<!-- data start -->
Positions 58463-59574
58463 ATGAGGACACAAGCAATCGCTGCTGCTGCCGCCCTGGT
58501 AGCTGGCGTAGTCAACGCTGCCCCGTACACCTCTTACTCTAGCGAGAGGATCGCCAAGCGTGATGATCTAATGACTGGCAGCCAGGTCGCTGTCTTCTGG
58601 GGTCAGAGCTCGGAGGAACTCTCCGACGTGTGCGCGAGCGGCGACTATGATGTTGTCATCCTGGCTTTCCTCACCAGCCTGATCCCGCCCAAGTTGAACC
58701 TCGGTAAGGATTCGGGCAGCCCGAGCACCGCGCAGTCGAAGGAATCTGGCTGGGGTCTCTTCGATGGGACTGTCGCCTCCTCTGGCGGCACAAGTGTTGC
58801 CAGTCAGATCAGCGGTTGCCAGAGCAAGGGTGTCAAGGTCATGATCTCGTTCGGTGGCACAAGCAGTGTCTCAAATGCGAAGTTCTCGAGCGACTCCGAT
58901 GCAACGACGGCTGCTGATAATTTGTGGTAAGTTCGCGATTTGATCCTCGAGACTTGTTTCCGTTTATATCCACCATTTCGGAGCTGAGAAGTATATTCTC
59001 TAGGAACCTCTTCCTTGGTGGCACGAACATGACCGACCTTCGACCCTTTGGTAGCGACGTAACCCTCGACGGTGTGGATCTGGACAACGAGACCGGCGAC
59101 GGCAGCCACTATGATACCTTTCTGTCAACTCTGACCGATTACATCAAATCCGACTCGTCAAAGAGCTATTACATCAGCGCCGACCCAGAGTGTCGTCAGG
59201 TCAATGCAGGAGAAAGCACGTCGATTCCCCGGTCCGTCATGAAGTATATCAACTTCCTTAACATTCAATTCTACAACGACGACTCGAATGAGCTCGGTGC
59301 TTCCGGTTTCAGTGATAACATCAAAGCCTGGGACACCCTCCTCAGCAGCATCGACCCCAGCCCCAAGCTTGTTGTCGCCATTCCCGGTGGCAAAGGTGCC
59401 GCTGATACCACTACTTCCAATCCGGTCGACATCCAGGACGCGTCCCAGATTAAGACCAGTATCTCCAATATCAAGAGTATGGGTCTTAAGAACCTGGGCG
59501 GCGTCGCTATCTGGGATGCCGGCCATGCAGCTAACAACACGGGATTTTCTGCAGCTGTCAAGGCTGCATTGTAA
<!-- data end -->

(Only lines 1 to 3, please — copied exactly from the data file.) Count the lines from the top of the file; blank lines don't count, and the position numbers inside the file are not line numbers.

Positions 58463-59574
58463 ATGAGGACACAAGCAATCGCTGCTGCTGCCGCCCTGGT
58501 AGCTGGCGTAGTCAACGCTGCCCCGTACACCTCTTACTCTAGCGAGAGGATCGCCAAGCGTGATGATCTAATGACTGGCAGCCAGGTCGCTGTCTTCTGG